Standardizing inpatient colonoscopy preparations improves quality and provider satisfaction.

Journal Article

PURPOSE: Inpatient colonoscopy bowel preparation quality is frequently suboptimal. This quality improvement (QI) intervention is focused on regimenting this process to impact important outcomes. DESIGN/METHODOLOGY/APPROACH: Define, Measure, Analyze, Improve and Control (DMAIC) methodology was employed, including generating a root-cause analysis to identify factors associated with inpatient bowel quality. These findings motivated the creation of a standardized electronic health record (EHR)-based order set with consistent instructions and anticipatory guidance for administering providers. FINDINGS: There were 264 inpatient colonoscopies evaluated, including 198 procedures pre-intervention and 66 post-intervention. The intervention significantly improved the adequacy of right colon bowel preparations (75.0 percent vs 86.9 percent, p = 0.04) but not overall preparation quality (73.7 percent vs 80.3 percent, p = 0.22). The intervention led to numerical improvement in the proportion of procedures in which the preparation quality interfered with making a diagnosis (10 percent-6 percent, p = 0.29) or resulted in an aborted procedure (3.5 percent-1.5 percent, p = 0.39). After the intervention, provider satisfaction with the ordering process significantly increased (23.3 percent vs 61.1 percent, p < 0.001). PRACTICAL IMPLICATIONS: The QI intervention significantly reduced the number of inpatient colonoscopies with inadequate preparation in the right colon, while also modestly improving the diagnostic yield and proportion of aborted procedures. Importantly, the standardized EHR order set substantially improved provider satisfaction, which should justify broader use of such tools. ORIGINALITY/VALUE: Novel clinical outcomes such as ability to answer diagnostic questions were improved using this intervention. The results align with strategic goals to enhance provider experience and continuously improve quality of patient care.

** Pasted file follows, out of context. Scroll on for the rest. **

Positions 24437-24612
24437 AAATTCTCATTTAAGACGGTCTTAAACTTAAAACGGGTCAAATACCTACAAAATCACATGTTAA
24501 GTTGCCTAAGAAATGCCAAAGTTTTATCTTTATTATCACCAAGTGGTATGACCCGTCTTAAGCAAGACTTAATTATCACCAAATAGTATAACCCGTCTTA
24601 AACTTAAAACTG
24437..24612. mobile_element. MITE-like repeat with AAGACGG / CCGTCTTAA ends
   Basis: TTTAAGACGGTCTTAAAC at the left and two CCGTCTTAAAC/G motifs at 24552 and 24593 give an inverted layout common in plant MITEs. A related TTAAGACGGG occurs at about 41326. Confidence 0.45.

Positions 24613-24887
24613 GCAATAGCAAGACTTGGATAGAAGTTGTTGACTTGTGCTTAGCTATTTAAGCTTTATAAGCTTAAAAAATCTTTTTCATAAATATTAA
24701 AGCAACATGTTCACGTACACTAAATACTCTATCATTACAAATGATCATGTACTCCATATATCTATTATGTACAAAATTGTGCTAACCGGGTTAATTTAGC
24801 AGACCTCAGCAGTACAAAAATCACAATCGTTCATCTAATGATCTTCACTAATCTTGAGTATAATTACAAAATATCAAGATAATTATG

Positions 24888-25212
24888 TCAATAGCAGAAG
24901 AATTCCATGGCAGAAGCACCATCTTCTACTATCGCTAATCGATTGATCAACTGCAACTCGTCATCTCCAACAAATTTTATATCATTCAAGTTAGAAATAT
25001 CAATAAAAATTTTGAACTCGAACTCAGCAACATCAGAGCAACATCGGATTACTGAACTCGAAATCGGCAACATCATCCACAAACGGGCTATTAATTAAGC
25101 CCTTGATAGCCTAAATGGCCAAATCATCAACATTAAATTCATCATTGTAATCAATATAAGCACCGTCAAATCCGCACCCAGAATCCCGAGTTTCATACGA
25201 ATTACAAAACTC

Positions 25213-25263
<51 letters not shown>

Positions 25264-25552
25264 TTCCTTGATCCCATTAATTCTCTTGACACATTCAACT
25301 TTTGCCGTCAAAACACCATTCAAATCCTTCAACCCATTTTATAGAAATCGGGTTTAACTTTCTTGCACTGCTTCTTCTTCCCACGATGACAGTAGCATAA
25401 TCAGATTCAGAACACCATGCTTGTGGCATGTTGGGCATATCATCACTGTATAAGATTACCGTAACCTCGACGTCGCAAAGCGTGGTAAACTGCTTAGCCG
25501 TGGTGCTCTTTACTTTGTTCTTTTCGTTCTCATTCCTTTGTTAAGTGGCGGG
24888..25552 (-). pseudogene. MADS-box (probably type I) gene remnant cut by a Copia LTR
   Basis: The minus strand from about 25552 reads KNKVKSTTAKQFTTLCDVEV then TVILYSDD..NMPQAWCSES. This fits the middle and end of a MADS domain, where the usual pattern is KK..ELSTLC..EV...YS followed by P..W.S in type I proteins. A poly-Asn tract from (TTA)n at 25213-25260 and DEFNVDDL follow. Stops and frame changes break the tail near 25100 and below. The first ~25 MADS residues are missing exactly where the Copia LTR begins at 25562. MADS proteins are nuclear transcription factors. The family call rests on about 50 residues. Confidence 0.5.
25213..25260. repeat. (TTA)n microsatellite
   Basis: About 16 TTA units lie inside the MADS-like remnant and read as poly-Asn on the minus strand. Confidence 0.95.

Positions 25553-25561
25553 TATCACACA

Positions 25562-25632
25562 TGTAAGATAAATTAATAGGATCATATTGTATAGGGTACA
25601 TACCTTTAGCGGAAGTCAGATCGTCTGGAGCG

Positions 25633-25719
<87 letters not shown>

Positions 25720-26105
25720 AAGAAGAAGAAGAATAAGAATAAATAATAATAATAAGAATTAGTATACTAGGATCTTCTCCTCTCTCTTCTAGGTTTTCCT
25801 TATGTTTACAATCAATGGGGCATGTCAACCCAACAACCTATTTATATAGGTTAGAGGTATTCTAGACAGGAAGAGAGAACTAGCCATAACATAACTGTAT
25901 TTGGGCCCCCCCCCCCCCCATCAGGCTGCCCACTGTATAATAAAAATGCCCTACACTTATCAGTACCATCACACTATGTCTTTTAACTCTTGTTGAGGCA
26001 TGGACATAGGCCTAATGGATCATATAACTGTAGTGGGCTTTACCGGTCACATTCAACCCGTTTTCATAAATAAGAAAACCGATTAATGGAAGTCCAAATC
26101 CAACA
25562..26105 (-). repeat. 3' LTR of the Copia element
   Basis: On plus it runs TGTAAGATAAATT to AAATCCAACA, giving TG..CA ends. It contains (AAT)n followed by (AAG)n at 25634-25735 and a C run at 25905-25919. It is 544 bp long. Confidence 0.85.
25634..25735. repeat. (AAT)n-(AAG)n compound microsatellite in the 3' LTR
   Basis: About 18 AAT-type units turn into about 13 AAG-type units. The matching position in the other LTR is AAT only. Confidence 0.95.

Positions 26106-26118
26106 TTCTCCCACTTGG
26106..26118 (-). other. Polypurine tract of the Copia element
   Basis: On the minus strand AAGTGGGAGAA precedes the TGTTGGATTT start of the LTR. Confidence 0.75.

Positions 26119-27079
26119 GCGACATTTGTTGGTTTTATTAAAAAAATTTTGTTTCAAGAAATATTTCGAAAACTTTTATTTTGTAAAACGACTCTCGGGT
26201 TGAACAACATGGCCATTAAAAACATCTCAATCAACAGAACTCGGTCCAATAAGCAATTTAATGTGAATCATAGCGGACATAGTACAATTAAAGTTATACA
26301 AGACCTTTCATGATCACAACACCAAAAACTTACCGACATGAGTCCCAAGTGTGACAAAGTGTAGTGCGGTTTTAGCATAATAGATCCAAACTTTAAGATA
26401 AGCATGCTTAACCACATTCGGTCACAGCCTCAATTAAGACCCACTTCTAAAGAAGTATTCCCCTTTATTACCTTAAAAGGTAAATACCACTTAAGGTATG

Full Text

Duke Authors

Cited Authors

  • Sullivan, B; Zhang, C; Wegermann, K; Lee, T-H; Leiman, DA

Published Date

  • March 9, 2020

Published In

Volume / Issue

  • ahead-of-print / ahead-of-print

PubMed ID

  • 32149482

Pubmed Central ID

  • 32149482

International Standard Serial Number (ISSN)

  • 0952-6862

Digital Object Identifier (DOI)

  • 10.1108/IJHCQA-11-2019-0186

Language

  • eng

Conference Location

  • England